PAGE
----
“You shouldn’t accept every word just because I said it. You should examine what I have said, test it, and then decide.”
So says His Holiness the 14th Dalai Lama at the beginning of the first day of teachings at the main Tibetan temple in Dharamsala, 29-31 October 2012. Easier said than done. Even as a non-Buddhist, it is easy to be swept up in the atmosphere of the teachings and the magnetic personality of the Dalai Lama.
By extreme good fortune, and the minor inconvenience of waiting 15 minutes in line to get a teaching pass, I am able to attend these teachings, along with perhaps 150-200 foreigners and at least double the amount of Tibetans. It amazes me that it is so simple, and free, to have this experience.
On the morning of the first day, I walk down from my guesthouse behind a group of nuns all swathed in maroon. I am carrying my specially purchased folding cushion, and the FM radio which I will use to listen to the translation of His Holiness’ words. It gets more crowded as we get down to the temple, but never overwhelmingly so. After a fairly thorough padding down by a female security guard (cameras and lighters are verboten), I wander around in the upper part of the Temple to try and find a possie near to where the Dalai Lama will sit. There is not a skerrick of space left. I head back downstairs and sit near a group of welcoming monks and some stinky-looking backpackers. The ambiance in the crowd is one of good-natured expectation.
Puctually at 9.30am, there he is, his Holiness walks along the path, lined with Tibetans and foreigners, palms pressed together, and up the stairs. It’s an emotional moment.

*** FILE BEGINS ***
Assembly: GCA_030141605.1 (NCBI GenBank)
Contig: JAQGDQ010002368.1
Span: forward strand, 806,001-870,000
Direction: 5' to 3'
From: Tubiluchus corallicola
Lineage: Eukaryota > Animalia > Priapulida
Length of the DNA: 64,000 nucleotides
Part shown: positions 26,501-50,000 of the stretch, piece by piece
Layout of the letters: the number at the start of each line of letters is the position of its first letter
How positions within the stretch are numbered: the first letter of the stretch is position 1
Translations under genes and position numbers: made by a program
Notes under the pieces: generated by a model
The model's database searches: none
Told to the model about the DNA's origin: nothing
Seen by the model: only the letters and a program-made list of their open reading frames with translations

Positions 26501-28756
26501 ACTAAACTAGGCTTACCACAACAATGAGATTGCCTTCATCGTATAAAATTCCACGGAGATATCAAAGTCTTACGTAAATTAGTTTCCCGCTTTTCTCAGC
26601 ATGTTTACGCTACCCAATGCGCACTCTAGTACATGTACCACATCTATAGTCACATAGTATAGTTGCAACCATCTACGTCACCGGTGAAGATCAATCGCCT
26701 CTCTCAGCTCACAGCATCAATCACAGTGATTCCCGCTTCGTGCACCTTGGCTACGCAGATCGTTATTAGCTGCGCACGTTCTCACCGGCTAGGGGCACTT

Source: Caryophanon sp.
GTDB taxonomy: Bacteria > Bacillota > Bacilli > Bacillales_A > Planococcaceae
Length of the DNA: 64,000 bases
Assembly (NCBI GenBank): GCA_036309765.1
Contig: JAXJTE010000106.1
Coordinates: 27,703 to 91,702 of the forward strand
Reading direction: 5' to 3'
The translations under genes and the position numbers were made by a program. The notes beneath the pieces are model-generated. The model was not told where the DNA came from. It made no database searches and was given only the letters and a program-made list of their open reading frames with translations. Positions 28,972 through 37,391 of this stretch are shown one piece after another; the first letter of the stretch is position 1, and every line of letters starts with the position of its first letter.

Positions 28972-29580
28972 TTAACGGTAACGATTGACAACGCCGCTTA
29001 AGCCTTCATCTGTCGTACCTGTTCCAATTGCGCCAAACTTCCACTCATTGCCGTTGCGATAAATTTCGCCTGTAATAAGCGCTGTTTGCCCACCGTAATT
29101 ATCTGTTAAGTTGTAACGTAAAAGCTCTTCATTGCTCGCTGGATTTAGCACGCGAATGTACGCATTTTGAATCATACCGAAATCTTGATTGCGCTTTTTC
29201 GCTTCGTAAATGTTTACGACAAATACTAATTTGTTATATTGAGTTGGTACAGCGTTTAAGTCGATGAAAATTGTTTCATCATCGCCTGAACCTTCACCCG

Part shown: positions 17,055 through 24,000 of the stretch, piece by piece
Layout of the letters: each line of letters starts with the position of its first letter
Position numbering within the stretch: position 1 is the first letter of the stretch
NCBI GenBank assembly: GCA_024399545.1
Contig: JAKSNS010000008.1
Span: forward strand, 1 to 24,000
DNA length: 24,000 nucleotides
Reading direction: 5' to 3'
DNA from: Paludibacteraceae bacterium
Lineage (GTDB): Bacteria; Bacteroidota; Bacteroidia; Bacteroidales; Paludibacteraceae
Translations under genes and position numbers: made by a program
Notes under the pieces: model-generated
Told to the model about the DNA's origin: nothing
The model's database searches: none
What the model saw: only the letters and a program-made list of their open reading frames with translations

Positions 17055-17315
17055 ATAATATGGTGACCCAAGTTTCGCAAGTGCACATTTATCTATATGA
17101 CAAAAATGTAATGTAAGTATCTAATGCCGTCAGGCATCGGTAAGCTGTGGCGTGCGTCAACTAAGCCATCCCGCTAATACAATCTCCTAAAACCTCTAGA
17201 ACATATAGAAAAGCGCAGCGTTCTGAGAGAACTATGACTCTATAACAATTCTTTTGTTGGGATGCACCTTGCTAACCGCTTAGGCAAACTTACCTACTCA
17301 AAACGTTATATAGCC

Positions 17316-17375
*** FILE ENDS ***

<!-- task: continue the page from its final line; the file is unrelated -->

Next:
The first part of the teachings are accessible for me, despite having no background in Buddhism. His Holiness draws similarities between different religions, and urges the Buddhists in the crowd to embrace 21st Century Buddhism. Monks come past with enormous kettles of milky tea and offer it to everyone. By 11.30am, the first part of the teaching is over, and the monks set up huge saucepans of rice and vats of dahl for the crowd. I was reminded of the feeding of the 5 thousand with the loaves and fishes.
For the rest of the teachings, I find a spot in the courtyard downstairs, where I can stretch out my legs and enjoy the sunlight. It was so lovely sitting in a mixed group of foreigners and Tibetans, with little toddlers bobbing around, listening to the wisdom of one of the great men of our age. The teaching became more and more complex, dealing with Buddhist concepts of emptiness and attachment. I drew from it what I could, sometimes losing the thread of it and instead watching the golden leaves drifting down, sometimes looking out to the mountains.
The teachings passed by so quickly. On the final morning, His Holiness gave the crowd the opportunity to swear to uphold the Five Precepts (abstain from harming living beings, stealing, sexual misconduct, lying and intoxication). Many foreigners in the crowd knelt and swore these precepts. Whether they were students of Buddhism, or had just gotten carried away, I am not sure. Some people appeared more serious than others. Once the teachings were over, I felt strangely bereft.
In Australia, which is these days so secular, we don’t have many opportunities to challenge and extend our thinking in everyday life. Unless we are studying something, or practicing a religion, we don’t have a regular time in our week to think about big ideas, beyond our everyday concerns. And yet in Dharamsala, so many seemingly ordinary Tibetans (ie, not monks or nuns) took 3 days our of their lives to hear some wisdom, remind themselves of their fundamental beliefs, and challenge their ideas.
While I am happy to live in a secular society, I wonder sometimes about what we are missing out on.